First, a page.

Venous Diseases: How to Treat Varicose Veins and Ablation

Varicose veins aren’t just an eyesore. They can also be symptomatic of more serious forms of Venous Disease such as chronic venous insufficiency. Even when patients’ conditions are not advanced, they often experience symptoms like aching, throbbing, fatigue, tenderness, and swelling as a result of their varicose veins.

What Are Varicose Veins?

Varicose veins form when the blood vessels responsible for bringing oxygen-depleted blood back to the heart experience a weakening of their walls. When this happens, the veins become enlarged and discolored, often blue or purplish. They appear most frequently on the back or sides of the calf, where the circulatory system is under more pressure due to gravity and distance from the heart.

Unless they are treated, varicose veins are permanent. They’re also extremely common. Over 23% of American adults suffer from varicose veins, and more than 80% of men and 85% of women have related conditions known as telangiectasias and reticular veins. Millions of Americans who suffer from varicose veins also go on to develop more serious venous diseases.

Ablation Treatment for Varicose Veins

There are many treatments available for varicose veins. They range in invasiveness from medical therapies and compression stockings to surgical correction. The most common form of treatment offered in Rock Hill, SC, is known as venous or endovenous ablation.

Ablation is a minimally invasive treatment that can be used to treat both the cosmetic and medical problems associated with varicose veins and chronic venous insufficiency. Endovenous ablation involves inserting a thin catheter into the saphenous vein, the primary superficial vein associated with varicose veins, then using either radiofrequency (RF) or laser technology to damage the vein’s wall, causing it to close.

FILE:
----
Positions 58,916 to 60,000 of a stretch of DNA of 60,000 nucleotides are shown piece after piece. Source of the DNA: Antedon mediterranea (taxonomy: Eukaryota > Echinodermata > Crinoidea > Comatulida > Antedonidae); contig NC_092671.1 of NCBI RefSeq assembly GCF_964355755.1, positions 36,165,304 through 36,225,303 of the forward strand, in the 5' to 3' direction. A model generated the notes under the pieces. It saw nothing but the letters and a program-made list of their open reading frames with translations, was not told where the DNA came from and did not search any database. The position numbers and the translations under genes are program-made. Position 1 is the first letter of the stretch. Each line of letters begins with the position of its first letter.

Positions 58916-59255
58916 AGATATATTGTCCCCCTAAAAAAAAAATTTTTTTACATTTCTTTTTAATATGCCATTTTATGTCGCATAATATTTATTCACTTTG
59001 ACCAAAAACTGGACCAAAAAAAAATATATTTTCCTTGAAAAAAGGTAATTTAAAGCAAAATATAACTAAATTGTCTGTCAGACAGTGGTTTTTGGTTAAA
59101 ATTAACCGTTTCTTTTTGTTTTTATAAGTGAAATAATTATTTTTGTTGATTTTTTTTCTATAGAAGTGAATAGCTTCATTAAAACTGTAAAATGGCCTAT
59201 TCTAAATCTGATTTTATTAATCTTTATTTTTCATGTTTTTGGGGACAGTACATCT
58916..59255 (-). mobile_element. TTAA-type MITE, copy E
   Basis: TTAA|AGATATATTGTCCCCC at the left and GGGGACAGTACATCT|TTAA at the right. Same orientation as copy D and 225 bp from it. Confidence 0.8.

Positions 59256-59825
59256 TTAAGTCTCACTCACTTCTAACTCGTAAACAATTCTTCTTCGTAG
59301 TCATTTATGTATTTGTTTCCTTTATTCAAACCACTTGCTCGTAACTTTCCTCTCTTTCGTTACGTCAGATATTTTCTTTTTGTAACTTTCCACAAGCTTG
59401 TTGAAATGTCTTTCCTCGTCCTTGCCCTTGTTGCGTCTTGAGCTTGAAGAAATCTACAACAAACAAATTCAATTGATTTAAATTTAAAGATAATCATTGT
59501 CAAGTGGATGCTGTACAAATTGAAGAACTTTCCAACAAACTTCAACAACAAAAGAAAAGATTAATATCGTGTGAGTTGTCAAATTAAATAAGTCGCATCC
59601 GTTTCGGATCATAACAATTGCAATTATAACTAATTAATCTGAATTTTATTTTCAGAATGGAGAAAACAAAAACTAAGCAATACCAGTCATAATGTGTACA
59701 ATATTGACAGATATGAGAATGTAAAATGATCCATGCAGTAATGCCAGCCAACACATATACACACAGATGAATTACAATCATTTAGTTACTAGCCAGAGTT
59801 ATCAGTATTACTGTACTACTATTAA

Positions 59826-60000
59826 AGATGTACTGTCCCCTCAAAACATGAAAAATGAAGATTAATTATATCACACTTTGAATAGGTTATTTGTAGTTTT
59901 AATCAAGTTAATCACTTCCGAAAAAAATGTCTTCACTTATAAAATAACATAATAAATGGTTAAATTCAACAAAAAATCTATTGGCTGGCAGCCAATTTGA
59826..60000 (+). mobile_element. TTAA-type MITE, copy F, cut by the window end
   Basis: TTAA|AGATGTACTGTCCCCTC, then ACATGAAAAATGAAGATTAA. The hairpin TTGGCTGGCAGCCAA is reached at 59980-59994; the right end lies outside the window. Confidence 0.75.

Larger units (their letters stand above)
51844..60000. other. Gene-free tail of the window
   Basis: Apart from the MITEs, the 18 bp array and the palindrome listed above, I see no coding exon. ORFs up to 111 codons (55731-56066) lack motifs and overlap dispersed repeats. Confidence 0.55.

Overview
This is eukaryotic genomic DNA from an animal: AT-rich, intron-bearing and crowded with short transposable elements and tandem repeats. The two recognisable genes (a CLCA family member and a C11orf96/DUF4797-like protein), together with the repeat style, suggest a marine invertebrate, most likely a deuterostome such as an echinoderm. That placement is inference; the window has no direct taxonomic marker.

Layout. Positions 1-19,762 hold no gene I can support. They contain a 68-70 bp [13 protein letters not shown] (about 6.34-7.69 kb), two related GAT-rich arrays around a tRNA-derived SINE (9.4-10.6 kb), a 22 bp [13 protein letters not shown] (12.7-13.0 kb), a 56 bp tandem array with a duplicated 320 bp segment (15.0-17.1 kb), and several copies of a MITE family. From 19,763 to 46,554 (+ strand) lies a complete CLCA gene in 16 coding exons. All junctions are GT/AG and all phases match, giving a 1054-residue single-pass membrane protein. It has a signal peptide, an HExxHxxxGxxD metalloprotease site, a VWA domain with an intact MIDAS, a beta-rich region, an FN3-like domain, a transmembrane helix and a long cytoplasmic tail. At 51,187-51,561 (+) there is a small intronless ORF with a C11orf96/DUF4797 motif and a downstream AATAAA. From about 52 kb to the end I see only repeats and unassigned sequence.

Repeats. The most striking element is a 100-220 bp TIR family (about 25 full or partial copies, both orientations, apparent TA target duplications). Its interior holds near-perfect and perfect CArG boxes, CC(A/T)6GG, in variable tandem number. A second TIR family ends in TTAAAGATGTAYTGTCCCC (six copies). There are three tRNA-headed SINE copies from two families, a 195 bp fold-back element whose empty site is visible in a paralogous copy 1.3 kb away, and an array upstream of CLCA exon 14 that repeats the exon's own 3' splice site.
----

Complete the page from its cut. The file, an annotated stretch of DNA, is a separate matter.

What Is Radiofrequency Ablation?

RF ablation therapy involves applying radiofrequency energy to the veins through the pre-inserted catheter. Radiologists will use RF tools to accomplish this goal by transmitting high levels of radio wave energy through small areas of tissue—in this case, the walls of the veins. The veins absorb the energy and convert it into heat that destroys the cells, which are then converted to scar tissue and reabsorbed by the body.

What Is Laser Ablation?

Laser ablation is similar to RF ablation except that, instead of using RF waves, radiologists deliver energy to the tissue using catheter tools with laser-fiber tips.

Closing the saphenous vein typically causes other visible varicose veins to regress. This allows doctors to treat large areas of varicose veins more easily. If the veins do not regress, additional forms of ablation therapy, such as sclerotherapy or open phlebectomy, may be required.

What Is Sclerotherapy?

Sclerotherapy is similar to other forms of endovenous ablation in that it involves directing a thin catheter into the vein and creating conditions that cause the vein to close and form scar tissue. Instead of RF tools or lasers, radiologists use chemical scarring agents like alcohol to close the veins. Once they have closed and turned into scar tissue, the body will absorb it over time and the problem will be alleviated.

What Is Open Phlebectomy?